Tag Archives: HIPAA

Dentists Continue to be a HIPAA Enforcement Target and Right of Access Remains the Focus

Today, the Department of Health and Human Services’ Office for Civil Rights (OCR) announced three more HIPAA Right of Access enforcement resolutions – all against dentists.  And the story is largely the same:  patients requested records and did not timely or properly receive those records.  In one instance, the dental practice significantly overcharged for records. […]

Providers of Care and Defenders of Privacy: Strategies to Protect Patient Privacy After the Reversal of Roe v. Wade

Healthcare providers carry a heavy load and it just got heavier.  In the wake of the reversal of Roe v. Wade and the prohibition and criminalization of abortion in some states, healthcare providers are now burdened with being more vigilant than ever in defending patients’ privacy rights. This is true in all states, even where […]

OCR Awoke from its HIPAA Enforcement Slumber Last Week

If you asked me Friday morning of last week to give you my impression of HIPAA enforcement so far in 2022, I would have said “slow.”  Up to that point, OCR had announced only four enforcement actions and all on the same day in March (see Three Dentists and a Psychiatrist Walk into a Bar:  […]

OCR Issues Guidance on Audio-Only Telehealth

Today, the Department of Health and Human Services’ Office for Civil Rights (OCR) issued guidance on HIPAA requirements as they relate to audio-only telehealth.  Importantly, for the first time, OCR provides insights on its position on the difference between landline and VoIP telecommunication services.  OCR’s guidance applies now and after its telehealth enforcement discretion is […]

Three Dentists and a Psychiatrist Walk into a Bar: Four HIPAA Enforcement Actions that are No Joke

Three dentists and a psychiatrist walk into a bar . . . and they each walk out with a five-figure tab for HIPAA compliance failures.  It’s not funny, but the five-figure payment part is true and there’s a lot to be learned from their mistakes. The Department of Health and Human Services’ Office for Civil […]

HIPAA Right of Access Video Series

DMC Law is launching Privacy Pointers, which features short and informative videos on various privacy topics.  We begin Privacy Pointers with a series of videos on HIPAA’s Right of Access. There are six videos in this series that explore important aspects of the Right of Access.  Each video is no more than 5 minutes in length. […]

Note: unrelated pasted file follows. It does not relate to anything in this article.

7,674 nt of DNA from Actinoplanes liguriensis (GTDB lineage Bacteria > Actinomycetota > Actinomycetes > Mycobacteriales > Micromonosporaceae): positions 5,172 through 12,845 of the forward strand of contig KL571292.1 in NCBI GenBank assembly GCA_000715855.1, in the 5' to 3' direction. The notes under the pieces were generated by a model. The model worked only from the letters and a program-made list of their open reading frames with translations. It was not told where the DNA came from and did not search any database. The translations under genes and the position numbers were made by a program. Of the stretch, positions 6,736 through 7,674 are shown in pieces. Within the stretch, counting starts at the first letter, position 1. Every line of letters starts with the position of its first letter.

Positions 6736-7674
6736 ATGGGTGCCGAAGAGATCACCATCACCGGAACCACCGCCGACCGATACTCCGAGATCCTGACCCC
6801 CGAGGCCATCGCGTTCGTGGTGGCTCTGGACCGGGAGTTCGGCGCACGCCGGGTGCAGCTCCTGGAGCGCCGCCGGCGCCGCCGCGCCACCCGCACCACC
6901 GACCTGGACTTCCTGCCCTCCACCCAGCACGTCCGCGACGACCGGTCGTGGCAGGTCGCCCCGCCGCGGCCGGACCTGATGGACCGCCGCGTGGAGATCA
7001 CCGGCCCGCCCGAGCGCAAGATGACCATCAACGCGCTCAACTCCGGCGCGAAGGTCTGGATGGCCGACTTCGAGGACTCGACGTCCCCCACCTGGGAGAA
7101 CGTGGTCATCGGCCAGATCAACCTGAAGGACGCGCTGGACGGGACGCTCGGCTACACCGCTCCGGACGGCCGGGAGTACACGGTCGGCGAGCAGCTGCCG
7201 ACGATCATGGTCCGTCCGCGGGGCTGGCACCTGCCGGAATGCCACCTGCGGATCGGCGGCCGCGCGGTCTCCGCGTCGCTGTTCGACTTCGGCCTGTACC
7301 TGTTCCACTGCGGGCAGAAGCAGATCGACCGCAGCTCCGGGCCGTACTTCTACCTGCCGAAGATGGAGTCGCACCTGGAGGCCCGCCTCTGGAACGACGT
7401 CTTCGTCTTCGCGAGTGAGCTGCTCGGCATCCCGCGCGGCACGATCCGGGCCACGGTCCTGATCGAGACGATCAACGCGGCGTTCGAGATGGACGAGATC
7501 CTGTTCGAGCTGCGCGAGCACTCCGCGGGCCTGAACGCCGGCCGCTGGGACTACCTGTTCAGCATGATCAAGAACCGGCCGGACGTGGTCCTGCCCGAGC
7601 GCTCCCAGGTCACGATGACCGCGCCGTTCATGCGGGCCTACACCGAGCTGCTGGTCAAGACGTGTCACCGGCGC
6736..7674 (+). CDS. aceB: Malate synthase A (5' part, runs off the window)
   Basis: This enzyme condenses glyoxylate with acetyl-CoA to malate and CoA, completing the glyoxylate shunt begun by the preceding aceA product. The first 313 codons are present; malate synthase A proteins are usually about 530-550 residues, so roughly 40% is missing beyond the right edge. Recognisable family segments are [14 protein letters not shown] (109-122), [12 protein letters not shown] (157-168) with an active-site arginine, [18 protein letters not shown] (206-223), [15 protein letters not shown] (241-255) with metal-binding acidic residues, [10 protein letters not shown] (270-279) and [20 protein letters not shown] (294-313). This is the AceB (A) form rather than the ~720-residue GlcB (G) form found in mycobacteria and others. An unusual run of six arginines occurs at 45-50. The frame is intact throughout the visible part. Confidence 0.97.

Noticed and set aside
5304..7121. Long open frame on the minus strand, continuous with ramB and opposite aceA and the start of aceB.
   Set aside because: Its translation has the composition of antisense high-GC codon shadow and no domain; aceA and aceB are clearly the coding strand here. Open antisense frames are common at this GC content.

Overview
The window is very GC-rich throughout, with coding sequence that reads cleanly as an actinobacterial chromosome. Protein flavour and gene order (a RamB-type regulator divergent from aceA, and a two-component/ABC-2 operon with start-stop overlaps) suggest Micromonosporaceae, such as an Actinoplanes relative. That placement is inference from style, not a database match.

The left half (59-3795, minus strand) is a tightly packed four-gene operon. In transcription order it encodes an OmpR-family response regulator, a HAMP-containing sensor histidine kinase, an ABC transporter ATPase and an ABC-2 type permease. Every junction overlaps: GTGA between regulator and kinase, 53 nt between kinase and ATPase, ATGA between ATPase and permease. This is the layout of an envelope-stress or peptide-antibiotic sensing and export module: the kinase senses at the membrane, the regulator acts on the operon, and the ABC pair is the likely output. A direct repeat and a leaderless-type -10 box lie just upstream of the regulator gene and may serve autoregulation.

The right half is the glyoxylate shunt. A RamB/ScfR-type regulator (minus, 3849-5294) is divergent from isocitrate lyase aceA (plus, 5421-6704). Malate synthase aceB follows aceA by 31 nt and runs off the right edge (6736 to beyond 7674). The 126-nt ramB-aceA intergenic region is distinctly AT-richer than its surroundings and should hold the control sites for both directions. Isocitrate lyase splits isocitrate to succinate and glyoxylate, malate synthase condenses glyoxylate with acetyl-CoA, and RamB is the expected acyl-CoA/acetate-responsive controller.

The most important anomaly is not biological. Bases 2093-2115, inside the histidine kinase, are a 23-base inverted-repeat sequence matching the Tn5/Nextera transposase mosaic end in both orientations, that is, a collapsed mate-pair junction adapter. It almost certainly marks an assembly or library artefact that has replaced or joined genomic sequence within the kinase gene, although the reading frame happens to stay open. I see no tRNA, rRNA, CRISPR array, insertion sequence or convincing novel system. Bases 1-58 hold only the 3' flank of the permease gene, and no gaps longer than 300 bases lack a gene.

A Year in Review: HIPAA Enforcement Action Resolutions in 2021

Here it is!  My annual summary of HIPAA enforcement action resolutions.  I know you all have been eagerly awaiting its arrival.  No plot twists or surprises this year – the enforcement themes are much the same as those in 2020.  As I explain below, Right of Access was again the star. 

OCR Announces Five More HIPAA Right of Access Resolutions

Yesterday, the Department of Health and Human Services’ Office for Civil Rights announced the resolution of five more HIPAA Right of Access claims. That brings the total number of Right of Access resolutions this year to 12 (including a civil monetary penalty), edging out last year’s total of 11. As for settlement and penalty amounts, the Right of Access total for 2021 has surpassed 2020 by more than $300,000.

Telehealth, Privacy, and the Three Little Pigs: A Year and a Half Later

In my July 23, 2020 blog post, I used the familiar characters in the beloved fable The Three Little Pigs to illustrate the importance of building a secure and compliant telehealth delivery system. I explained that, despite the Office for Civil Rights’ (OCR) announcement of enforcement discretion during the public health emergency (PHE), healthcare providers should establish HIPAA-compliant telehealth delivery systems before enforcement discretion ended. Because the PHE may soon be over, that message bears repeating.

My Incident Response Planning Epiphany

(2 min read) 3:35 AM.  Alarm blaring.  Disoriented, I pop out of bed, reach for my glasses and ask, “what is that?”  “It’s the security alarm” my spouse replies.  For a moment, I was relieved because I feared it was the fire alarm.  For a split second, fire seemed like a better option than an intruder.  After briefly playing out the intruder scenario in my head, the fear returned.

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